What you see below is, roughly and as explained to a three year old, our road itinerary for our trip. Lord willing, our plane takes off at 1:30 tomorrow.
Stops will include Ottawa, central Maryland, Columbia SC, Tallahassee and Jacksonville FL, and Rhode Island. If we haven’t already made plans to see you, will we be passing your way?
What you see above is all the crafting I am bringing on this trip. In the two failed vacuum seal bags is about 9 oz of wool. My plan is to spin it all on two spindles.
This is the Turtlemade spindle Rachel sent me; it’s a 3D printed Turkish spindle, and weighs 35 grams. I’ve been practicing with it and found it perfect for getting back in the groove of spindling after 7 or so years of not touching a drop spindle. It takes forever to wind pretty turtles, but it’s so adorable, how can you not wind pretty turtles?!
The other new spindle is buried in a suitcase right now, and I’ll talk more about it later, but suffice it to say it’s a very long, heavy top whorl spindle at 65 grams. I’m guessing I’ll be using it for plying.
In the vacuum bags pictured on the suitcase, the top one is an amalgam project I’ll have to introduce later. I’ve long been planning it as my Tour de Fleece spin. The centre bag is what you see directly above: the latest Wool N Spinning / Crafty Jaks breed and color study. It’s a wild riot of color on targhee, and I love it. I caved and decided to bring it when I realized the plan I’d settled on was something I could do on spindles.
It seems a little crazy to think I can spin all that in one trip. But then it is nine weeks away. I can probably do an ounce a week. Even if I do get derailed by the stash in Mums basement, which I have plans about as well.
My goal for Tour de Fleece is simple: spin at all every day. I have no time goals, not even fifteen minutes; I just want to be spinning every day, even if it’s only a few yards. This will be challenge enough, since not only will we be traveling, by TdF encompassed the two-week four-stop tour of the southeast that we have planned for mid-July. I’m not holding my breath, but just having goals makes me feel hopeful.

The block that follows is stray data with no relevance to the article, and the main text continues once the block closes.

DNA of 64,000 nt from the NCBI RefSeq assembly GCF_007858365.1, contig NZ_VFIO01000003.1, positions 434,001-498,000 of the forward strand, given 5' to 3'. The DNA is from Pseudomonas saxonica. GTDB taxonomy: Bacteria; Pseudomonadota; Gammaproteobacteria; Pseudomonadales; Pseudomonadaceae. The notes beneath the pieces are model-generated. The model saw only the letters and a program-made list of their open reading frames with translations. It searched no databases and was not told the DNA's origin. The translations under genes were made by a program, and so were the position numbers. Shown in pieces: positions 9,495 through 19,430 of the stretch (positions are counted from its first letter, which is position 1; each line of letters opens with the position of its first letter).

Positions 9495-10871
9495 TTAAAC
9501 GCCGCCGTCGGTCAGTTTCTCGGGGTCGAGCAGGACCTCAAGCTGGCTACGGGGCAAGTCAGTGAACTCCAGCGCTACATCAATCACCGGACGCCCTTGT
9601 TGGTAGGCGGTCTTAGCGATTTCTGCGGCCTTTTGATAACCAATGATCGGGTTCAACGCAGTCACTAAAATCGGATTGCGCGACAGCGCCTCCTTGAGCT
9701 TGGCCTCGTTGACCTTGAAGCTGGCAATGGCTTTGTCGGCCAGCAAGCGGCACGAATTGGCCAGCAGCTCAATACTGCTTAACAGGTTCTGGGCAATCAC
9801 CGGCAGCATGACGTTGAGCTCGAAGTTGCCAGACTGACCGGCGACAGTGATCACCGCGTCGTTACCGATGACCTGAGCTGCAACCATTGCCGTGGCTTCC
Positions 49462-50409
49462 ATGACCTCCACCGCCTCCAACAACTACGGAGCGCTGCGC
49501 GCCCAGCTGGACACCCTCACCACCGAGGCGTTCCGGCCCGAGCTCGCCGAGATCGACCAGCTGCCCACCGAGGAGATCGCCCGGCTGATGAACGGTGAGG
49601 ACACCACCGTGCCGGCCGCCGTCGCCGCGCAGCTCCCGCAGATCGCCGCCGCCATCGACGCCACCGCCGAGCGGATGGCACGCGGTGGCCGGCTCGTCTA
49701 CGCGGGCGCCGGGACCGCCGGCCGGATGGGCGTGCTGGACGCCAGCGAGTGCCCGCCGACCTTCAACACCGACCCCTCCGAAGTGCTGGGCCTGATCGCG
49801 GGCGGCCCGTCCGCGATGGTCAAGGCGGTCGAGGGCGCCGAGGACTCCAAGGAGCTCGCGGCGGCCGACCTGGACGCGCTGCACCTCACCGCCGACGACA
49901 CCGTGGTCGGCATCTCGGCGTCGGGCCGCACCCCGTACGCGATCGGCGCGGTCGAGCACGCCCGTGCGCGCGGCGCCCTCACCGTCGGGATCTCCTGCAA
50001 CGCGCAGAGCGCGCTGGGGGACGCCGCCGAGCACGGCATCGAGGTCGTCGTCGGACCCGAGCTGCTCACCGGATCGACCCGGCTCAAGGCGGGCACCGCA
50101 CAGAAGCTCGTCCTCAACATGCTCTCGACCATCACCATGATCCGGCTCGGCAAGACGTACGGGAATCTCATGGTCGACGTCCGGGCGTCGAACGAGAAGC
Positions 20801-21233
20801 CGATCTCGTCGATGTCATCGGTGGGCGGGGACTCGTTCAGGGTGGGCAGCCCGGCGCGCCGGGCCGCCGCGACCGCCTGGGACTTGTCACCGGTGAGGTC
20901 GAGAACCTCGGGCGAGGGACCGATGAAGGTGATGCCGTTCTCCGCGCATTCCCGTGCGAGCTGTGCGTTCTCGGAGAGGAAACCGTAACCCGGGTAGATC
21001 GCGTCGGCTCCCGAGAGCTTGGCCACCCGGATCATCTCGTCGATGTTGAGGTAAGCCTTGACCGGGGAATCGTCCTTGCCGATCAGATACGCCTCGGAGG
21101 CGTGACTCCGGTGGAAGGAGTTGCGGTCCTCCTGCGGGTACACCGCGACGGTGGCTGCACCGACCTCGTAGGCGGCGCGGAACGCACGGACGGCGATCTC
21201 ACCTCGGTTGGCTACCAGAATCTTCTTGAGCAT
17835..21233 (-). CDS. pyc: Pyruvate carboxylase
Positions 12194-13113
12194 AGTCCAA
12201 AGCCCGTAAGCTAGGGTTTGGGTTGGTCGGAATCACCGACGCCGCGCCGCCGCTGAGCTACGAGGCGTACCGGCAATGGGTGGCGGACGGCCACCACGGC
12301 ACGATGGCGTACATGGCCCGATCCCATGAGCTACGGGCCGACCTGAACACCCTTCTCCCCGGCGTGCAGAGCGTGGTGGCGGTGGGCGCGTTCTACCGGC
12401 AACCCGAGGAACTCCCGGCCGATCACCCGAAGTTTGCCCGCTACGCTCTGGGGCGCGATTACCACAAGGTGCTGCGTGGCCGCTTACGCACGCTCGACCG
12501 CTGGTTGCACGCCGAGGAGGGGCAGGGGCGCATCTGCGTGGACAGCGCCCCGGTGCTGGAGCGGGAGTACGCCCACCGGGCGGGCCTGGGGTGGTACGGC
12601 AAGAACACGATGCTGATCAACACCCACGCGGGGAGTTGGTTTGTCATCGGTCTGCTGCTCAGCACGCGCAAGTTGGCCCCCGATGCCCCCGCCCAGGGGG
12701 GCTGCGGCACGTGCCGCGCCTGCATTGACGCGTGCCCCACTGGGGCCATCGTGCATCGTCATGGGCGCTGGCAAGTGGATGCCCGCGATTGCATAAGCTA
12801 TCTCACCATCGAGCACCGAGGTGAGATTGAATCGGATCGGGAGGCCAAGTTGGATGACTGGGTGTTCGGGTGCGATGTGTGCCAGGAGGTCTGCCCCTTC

Back to the suitcase picture. The red bag, out of which you see two yarn cakes peeking, is the one knitting project I’m bringing along. It’s a fingering weight yoke sweater that I cast on right after baby was born.
It’s an amalgam of Elizabeth Zimmerman’s original fair isle yoke sweater, documented in The Opinionated Knitter and other volumes, and I will cardiganize it and decorate the yoke with patterning from Susan Pandorf’s “Rohan” cape. It had been growing steadily when discussions of sweater fit started cropping up in the Wool N Spinning community, leading me to buy one of Amy Herzogs books.
I tried her whole experiment of taking pictures of myself and drawing lines on it, and it was fascinating. You may think that this was not, perhaps, the best idea to do this immediately postpartum. But it was a good opportunity to get to know my body again, and with my little girls helping me take pictures, to practice unflinching, no-exceptions body positivity. If I make a sweater that’s a bit big on me in a year, all the better.
It is no mean feat to reconcile the systems of two designers who have each, in different ways, mastered the art of sweater knitting. Especially when one doesn’t have gobs of experience with either. EZs designs are of a particular time and style, and Herzog focuses on contemporary fitted designs (in this book, all pieced bottom up sweaters with set in sleeves). But when you come down to it, it’s all math, and in the end all I’m really doing is adding some waist shaping to the basic cardigan. I put more shaping in the back than front, based on the pictures; we’ll see if it works out or looks ridiculous.
It’s been the perfect mindless knitting for when I’m too tired to do anything else (read: most of the time). We’ve also been watching a bit of Star Trek: Discovery with a friend, and the blue spinning demands too much concentration to enjoy it. As a result, I find myself a good nine inches into the thing.
It’s be fun if I could start working on the yoke while I’m at Mums house. If I have to, I may provisionally cast on sleeve stitches, knit the yoke first, then knit the sleeves down later. I don’t see why I shouldn’t when there’s no patterning.
Well, that’s all for now. I don’t know how many of you read this blog for the fiber content anymore, but whether you are a wool-associated person or not, I hope your summer is off to a lovely start. And I hope I get to see lots of you on our travels.